This section provides an overview of what gnuplot is, and why a developer might want to use it.
It should also mention any large subjects within gnuplot, and link out to the related topics. Since the Documentation for gnuplot is new, you may need to create initial versions of those related topics.
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Gnuplot is a portable command-line driven graphing utility. This example will show how to setup gnuplot in the various platforms.
Download the latest version of the installer from gnuplot site.
Run the downloaded file and allow it to run as administrator if requested
On the setup window select the language and follow the instructions on screen.
(optional) During the installation you may select the gnuplot to be added to the PATH that will allow you to run commands from anywhere on the command line. If you choose not to do so you may add it manually later or
cd to the gnuplot installed directory prior to running commands.
The default installation location of gnuplot on Windows is
C:\Program Files (x86)\gnuplot
NOTE: the filename will be of the format:
The installation on Linux can be done through the different package managers as follows.
$ sudo pacman -S gnuplot
$ sudo apt-get update $ sudo apt-get install gnuplot
$ sudo yum check-update $ sudo yum install gnuplot
$ sudo dnf check-update $ sudo dns install gnuplot
$ brew install gnuplot
$ sudo port install gnuplot
After installing gnuplot it's a good idea to run a simple example to ensure all is working fine.
If all is well you should see now a sin(x) graphic generated by gnuplot.
Note: if you are on Windows and have not added
gnuplot to your
PATH you' ll need to navigate to the
<gnuplot_install_path>\bin folder. The default location is:
C:\Program Files (x86)\gnuplot\bin
From the gnuplot 5.0 official online documentation:
The command language of gnuplot is case sensitive, i.e. commands and function names written in lowercase are not the same as those written in capitals. All command names may be abbreviated as long as the abbreviation is not ambiguous. Any number of commands may appear on a line, separated by semicolons
;. (T. Williams, C. Kelley - gnuplot 5.0, An Interactive Plotting Program)
Some examples of these basic rules are
1. A case sensitive language
Typing lowercase-defined commands in uppercase will generate an
invalid command warning.
gnuplot> set xlabel "x" gnuplot> Set xlabel "x" ^ invalid command
N variable will be different from the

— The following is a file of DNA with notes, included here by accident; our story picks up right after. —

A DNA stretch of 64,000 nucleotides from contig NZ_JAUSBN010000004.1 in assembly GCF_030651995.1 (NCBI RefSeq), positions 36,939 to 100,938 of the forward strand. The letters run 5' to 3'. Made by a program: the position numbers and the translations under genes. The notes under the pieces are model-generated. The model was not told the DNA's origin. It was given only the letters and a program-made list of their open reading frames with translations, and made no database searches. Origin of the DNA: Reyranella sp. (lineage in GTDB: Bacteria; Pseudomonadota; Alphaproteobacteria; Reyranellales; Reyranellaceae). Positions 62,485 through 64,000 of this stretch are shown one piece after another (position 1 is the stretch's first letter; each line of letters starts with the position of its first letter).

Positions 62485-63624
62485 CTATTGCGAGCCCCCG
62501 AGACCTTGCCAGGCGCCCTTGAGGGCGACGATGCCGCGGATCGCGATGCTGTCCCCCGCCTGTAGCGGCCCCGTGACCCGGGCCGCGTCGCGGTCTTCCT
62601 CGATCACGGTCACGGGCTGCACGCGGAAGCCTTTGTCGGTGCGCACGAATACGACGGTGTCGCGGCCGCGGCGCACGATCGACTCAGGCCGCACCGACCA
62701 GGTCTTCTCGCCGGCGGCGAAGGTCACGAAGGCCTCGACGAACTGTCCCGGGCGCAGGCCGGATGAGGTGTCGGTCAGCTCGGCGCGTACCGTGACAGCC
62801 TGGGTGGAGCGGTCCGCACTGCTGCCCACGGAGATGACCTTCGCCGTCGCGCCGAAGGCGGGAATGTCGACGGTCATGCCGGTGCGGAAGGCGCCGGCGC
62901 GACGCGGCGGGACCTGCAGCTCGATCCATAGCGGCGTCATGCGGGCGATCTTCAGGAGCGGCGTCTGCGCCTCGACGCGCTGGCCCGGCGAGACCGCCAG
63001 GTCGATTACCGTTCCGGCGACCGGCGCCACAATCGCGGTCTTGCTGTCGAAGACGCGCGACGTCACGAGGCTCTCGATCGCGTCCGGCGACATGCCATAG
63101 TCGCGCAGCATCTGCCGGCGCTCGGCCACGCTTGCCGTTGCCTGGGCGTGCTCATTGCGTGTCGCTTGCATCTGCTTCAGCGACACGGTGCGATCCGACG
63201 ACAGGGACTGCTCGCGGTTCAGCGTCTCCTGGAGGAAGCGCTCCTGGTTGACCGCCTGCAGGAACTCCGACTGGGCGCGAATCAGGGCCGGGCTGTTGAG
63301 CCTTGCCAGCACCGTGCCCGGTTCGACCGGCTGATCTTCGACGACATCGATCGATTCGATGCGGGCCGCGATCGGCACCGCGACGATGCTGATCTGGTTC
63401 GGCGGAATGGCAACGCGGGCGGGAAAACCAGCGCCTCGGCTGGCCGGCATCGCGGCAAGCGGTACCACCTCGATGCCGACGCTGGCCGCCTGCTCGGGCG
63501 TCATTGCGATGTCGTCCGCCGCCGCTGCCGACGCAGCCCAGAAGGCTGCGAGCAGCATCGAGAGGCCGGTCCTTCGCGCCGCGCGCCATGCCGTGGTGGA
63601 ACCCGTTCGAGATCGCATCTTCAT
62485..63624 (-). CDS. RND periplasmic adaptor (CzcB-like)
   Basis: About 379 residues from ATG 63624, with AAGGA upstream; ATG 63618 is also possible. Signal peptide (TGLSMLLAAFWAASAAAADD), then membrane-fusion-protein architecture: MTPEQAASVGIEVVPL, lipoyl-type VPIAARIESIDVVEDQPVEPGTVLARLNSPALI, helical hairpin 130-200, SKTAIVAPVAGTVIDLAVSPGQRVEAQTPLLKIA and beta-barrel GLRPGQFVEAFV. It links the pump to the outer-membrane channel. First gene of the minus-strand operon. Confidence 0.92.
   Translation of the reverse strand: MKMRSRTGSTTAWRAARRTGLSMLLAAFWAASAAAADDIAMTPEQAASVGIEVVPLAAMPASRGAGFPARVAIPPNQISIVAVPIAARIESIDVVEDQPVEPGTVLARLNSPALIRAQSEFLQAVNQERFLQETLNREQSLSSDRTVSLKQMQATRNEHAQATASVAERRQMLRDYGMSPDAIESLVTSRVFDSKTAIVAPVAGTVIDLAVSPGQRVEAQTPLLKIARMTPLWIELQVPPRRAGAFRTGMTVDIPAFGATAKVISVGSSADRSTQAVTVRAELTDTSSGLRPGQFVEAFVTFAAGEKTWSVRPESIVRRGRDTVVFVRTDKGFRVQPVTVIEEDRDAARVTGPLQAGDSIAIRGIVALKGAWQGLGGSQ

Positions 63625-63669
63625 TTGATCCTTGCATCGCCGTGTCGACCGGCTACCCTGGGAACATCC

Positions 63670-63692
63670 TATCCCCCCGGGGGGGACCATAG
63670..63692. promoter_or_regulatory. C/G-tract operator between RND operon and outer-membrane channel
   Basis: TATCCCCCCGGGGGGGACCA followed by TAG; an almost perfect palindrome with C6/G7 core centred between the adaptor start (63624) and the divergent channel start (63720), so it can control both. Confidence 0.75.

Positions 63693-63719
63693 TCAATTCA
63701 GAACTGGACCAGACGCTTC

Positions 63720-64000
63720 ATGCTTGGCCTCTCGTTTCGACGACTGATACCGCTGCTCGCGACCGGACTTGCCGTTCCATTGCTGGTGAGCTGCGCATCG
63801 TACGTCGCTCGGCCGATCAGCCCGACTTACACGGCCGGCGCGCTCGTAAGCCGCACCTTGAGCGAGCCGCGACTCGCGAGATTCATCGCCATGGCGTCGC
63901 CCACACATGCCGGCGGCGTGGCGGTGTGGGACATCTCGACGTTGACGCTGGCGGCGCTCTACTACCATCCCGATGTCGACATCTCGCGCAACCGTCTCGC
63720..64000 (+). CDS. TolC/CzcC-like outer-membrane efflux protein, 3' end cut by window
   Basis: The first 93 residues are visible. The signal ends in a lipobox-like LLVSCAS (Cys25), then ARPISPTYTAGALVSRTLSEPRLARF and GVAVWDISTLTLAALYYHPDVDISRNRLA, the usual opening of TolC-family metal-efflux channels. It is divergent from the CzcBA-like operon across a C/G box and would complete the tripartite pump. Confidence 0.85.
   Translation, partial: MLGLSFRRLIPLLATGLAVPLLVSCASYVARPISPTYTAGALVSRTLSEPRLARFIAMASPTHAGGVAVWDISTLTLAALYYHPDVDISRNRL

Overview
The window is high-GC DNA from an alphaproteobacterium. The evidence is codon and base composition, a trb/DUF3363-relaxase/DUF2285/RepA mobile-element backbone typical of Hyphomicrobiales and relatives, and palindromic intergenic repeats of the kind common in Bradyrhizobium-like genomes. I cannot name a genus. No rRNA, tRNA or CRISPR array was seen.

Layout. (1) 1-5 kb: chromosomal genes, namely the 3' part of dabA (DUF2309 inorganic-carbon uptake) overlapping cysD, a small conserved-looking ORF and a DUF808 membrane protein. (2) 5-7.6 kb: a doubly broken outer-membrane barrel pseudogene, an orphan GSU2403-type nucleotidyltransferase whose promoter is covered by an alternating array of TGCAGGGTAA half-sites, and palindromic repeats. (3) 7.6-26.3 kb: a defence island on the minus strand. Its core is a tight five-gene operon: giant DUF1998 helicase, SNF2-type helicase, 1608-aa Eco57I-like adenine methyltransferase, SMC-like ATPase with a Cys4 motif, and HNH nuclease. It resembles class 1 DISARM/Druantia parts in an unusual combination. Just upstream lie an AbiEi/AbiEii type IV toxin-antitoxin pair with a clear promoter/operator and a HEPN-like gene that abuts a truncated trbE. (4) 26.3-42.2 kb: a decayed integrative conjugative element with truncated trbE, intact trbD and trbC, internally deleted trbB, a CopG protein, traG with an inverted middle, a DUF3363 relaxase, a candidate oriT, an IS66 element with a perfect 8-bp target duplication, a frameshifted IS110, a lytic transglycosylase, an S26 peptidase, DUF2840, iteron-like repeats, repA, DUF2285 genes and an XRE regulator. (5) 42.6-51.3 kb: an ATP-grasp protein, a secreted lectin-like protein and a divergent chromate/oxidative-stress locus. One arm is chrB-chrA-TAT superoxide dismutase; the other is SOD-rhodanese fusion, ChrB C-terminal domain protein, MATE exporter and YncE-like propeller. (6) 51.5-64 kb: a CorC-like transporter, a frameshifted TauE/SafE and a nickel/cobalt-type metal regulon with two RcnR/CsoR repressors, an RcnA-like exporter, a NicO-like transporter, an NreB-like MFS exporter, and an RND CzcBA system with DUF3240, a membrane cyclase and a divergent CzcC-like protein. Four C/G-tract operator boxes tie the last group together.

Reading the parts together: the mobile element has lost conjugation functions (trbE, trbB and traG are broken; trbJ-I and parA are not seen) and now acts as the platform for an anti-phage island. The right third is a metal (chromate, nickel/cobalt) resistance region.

You can find an almost complete list of abbreviations here. Anyway the first three letters of any command in gnuplot work always as abbreviations. Some commands allows also a more powerful contraction. A little example is given below.
gnuplot> p sin(x) gnuplot> rep gnuplot> q
p stands for
The symbol used to separate commands on a singe line is
set title "My First Plot"; plot 'data'; print "all done!"
Comments are supported as follows: a
#may appear in most places in a line and gnuplot will ignore the rest of the line. It will not have this effect inside quotes, inside numbers (including complex numbers), inside command substitutions, etc. In short, it works anywhere it makes sense to work. (Ibidem)
Just remember the simple "anywhere it makes sense to work" rule.
gnuplot> # this is a comment, nothing will happen gnuplot> plot sin(x) # another valid comment gnuplot> plot sin(#x) ^ invalid expression
4. Extending commands
Commands may extend over several input lines by ending each line but the last with a backslash (
\). The backslash must be the last character on each line. The effect is as if the backslash and newline were not there. That is, no white space is implied, nor is a comment terminated. Therefore, commenting out a continued line comments out the entire command. (Ibidem)
For example, to split
plot command on multiple lines,
plot\ sin(x),\ cos(x)
will plot the same as
plot sin(x), cos(x)
A little note on "commenting out a continued line comments out the entire command". If you type the command
plot\ sin(x),\ # I would like to comment here cos(x)
an error will occur:
gnuplot> plot\ > sin(x),\ # I would like to comment here ^ invalid character \
So it's better to be careful and respect the rule "anywhere it makes sense to work" while using